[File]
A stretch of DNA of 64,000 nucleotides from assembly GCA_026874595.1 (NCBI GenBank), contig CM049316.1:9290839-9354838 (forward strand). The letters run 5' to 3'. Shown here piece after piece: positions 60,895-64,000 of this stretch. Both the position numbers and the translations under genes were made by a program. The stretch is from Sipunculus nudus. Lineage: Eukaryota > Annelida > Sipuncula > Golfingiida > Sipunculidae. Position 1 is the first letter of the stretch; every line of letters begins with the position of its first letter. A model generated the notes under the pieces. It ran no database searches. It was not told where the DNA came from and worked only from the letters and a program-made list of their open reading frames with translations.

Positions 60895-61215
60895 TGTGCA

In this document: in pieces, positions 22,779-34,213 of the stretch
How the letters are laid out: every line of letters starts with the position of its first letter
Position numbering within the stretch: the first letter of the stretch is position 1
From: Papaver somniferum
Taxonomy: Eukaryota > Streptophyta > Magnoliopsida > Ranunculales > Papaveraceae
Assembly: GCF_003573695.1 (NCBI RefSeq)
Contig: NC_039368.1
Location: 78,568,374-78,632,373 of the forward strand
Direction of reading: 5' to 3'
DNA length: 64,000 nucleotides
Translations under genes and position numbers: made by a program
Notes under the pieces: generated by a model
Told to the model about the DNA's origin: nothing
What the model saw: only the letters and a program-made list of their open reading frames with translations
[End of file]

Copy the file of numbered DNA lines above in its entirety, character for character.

A stretch of DNA of 64,000 nucleotides from assembly GCA_026874595.1 (NCBI GenBank), contig CM049316.1:9290839-9354838 (forward strand). The letters run 5' to 3'. Shown here piece after piece: positions 60,895-64,000 of this stretch. Both the position numbers and the translations under genes were made by a program. The stretch is from Sipunculus nudus. Lineage: Eukaryota > Annelida > Sipuncula > Golfingiida > Sipunculidae. Position 1 is the first letter of the stretch; every line of letters begins with the position of its first letter. A model generated the notes under the pieces. It ran no database searches. It was not told where the DNA came from and worked only from the letters and a program-made list of their open reading frames with translations.

Positions 60895-61215
60895 TGTGCA

In this document: in pieces, positions 22,779-34,213 of the stretch
How the letters are laid out: every line of letters starts with the position of its first letter
Position numbering within the stretch: the first letter of the stretch is position 1
From: Papaver somniferum
Taxonomy: Eukaryota > Streptophyta > Magnoliopsida > Ranunculales > Papaveraceae
Assembly: GCF_003573695.1 (NCBI RefSeq)
Contig: NC_039368.1
Location: 78,568,374-78,632,373 of the forward strand
Direction of reading: 5' to 3'
DNA length: 64,000 nucleotides
Translations under genes and position numbers: made by a program
Notes under the pieces: generated by a model
Told to the model about the DNA's origin: nothing
What the model saw: only the letters and a program-made list of their open reading frames with translations